Mental Diversity in the Classroom

Image Source:

One teacher. Thirty-eight students. Students with unique needs, challenges, backgrounds, and learning styles.

Teachers, admirably dedicated to the education of students, must attempt to convey information to these students with a generally one-size-fits-all approach (for lack of time, space, resources, etc.). Unfortunately, this means many students with learning challenges, whether subtly unnoticed or medically diagnosed, fall through the metaphorical cracks in the classroom.

Growing up in public school, I observed this occasion time and time again, with exhausted teachers stretched thin and students feeling too self-conscious, unaware, or overlooked to ask for help. This situation becomes especially prominent for students with mental disabilities, who are often working twice as hard to complete the same assignments as their peers.

So, how can classrooms diversify their learning environment for widespread student needs? On an individual level, here are some potential support options and proactive arrangements to consider:

  1. Accommodations: In-class accommodations can be a complete game-changer for any student with a learning challenge. Whether it is extended test time, modified assignments, closed captioning, or a variety of other services, even a minor accommodation can make a huge impact to meet student needs. Typically, these are arranged through Disability Services, IEP meetings, and 504 plans. If you, or any student you know, may be qualified for these accommodations, please don’t hesitate to explore those resources in schools. It never hurts to ask for more information about appropriate testing/diagnoses, and being educated about these options puts power into the hands of parents and students.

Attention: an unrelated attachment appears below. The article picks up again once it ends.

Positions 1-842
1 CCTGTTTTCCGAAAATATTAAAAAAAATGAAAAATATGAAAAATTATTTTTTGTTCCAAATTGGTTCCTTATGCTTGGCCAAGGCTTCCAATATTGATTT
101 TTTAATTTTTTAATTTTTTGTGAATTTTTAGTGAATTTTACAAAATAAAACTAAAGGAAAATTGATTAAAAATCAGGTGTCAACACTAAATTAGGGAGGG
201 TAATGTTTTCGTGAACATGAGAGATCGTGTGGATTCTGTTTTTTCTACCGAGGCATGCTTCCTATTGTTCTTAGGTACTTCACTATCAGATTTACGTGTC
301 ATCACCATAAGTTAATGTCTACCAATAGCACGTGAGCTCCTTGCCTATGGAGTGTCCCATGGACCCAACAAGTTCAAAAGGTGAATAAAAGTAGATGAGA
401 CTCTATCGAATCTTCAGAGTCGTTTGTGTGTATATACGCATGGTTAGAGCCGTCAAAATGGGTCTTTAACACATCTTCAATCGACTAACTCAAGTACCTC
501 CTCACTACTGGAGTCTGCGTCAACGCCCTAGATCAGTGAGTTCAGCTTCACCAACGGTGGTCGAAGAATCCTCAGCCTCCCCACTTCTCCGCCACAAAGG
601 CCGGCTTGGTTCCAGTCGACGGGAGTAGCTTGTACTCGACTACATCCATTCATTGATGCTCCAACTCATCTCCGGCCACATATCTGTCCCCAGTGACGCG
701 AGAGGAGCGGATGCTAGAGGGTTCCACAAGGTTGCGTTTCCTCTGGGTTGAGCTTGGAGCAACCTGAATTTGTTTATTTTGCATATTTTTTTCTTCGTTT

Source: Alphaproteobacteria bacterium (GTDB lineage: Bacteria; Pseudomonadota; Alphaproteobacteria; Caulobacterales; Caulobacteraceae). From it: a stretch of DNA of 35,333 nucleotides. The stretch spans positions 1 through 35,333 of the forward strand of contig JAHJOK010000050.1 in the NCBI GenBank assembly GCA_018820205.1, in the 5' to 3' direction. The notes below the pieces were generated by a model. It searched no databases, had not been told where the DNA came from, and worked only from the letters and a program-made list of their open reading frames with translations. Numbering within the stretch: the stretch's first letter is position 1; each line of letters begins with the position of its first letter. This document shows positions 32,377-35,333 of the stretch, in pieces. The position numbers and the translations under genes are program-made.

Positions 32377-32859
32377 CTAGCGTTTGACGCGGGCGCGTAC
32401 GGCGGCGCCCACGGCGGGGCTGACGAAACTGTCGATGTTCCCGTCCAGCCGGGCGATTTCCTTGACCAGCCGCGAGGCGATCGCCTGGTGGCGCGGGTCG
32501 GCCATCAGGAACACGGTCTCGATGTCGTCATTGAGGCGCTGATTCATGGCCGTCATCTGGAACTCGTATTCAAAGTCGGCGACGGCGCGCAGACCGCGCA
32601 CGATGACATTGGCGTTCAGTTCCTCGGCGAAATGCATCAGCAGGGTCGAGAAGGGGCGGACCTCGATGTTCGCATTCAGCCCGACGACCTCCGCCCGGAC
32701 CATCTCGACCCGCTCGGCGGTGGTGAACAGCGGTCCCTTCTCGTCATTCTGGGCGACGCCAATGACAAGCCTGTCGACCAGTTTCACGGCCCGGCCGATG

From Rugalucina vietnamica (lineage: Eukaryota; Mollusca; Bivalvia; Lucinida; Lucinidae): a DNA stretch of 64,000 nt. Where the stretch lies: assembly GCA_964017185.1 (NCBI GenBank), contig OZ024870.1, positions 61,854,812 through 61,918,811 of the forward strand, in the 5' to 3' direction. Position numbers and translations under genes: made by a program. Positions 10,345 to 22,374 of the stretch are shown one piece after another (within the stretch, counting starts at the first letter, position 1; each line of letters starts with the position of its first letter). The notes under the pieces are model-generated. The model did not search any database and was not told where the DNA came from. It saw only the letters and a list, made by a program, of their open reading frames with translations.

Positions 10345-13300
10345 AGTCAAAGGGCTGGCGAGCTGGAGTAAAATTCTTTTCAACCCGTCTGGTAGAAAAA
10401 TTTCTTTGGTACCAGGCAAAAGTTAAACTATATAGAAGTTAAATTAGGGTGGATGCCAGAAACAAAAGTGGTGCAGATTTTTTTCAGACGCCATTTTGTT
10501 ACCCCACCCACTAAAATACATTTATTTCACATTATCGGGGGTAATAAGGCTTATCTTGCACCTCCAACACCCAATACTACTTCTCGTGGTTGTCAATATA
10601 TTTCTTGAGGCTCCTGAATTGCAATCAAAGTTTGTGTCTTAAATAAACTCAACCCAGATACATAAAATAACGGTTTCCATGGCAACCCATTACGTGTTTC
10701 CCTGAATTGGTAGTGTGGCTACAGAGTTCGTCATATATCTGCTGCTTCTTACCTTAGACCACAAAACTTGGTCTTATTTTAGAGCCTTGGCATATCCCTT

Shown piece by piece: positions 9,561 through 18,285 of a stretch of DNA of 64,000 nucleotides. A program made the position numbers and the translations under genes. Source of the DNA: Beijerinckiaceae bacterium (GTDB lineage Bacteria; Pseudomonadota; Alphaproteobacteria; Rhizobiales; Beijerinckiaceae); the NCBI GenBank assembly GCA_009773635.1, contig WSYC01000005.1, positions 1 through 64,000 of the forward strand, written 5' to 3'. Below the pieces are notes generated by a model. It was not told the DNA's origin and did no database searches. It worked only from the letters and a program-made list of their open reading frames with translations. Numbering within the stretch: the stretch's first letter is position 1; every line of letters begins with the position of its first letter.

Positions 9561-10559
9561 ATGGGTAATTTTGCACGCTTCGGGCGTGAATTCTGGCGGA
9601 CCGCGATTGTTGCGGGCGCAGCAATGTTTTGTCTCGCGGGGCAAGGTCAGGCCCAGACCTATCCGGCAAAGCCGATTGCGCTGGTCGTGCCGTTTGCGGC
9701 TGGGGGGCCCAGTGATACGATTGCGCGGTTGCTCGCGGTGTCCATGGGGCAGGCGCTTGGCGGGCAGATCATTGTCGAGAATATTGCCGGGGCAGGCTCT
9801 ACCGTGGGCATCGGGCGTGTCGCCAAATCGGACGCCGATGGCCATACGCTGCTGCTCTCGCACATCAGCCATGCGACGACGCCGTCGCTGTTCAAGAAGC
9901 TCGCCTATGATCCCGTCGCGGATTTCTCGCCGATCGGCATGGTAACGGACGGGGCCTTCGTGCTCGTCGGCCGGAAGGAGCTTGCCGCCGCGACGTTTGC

2. External Resources: Many private companies offer tutoring, speech and language therapy, and other services to complement in-class learning. While some may be less accessible due to cost, there is an increasing demand for these resources and some may even be covered by insurance.
  3. Parental Support: For young children especially, parental attention to their child’s needs and learning styles is powerful. Parents can communicate with teachers about their child, identify learning needs, and seek resources to complement their child’s in-class education.
  4. Self-Advocacy/Initiative: With large numbers of students– especially in high school and college with teachers managing multiple class rosters– it can be hard for teachers to solidify a personal connection with each student. Therefore, students can benefit greatly from reaching out to teachers, whether after class, via email, or during office hours, to establish a relationship. This is beneficial on many levels, including mentorship and advising, but especially the opportunity to self-advocate about your learning experience. Most teachers are passionate about helping their students, so chances are, they will be eager to receive information about any learning struggles. They can also direct students to the appropriate resources if needed.

Just remember, educators, parents, and students should never feel powerless; your education, after all, should be your education. It can be easy to feel discouraged in a system with widespread, diverse classroom needs; however, there are so many helpful services and resources to take action today!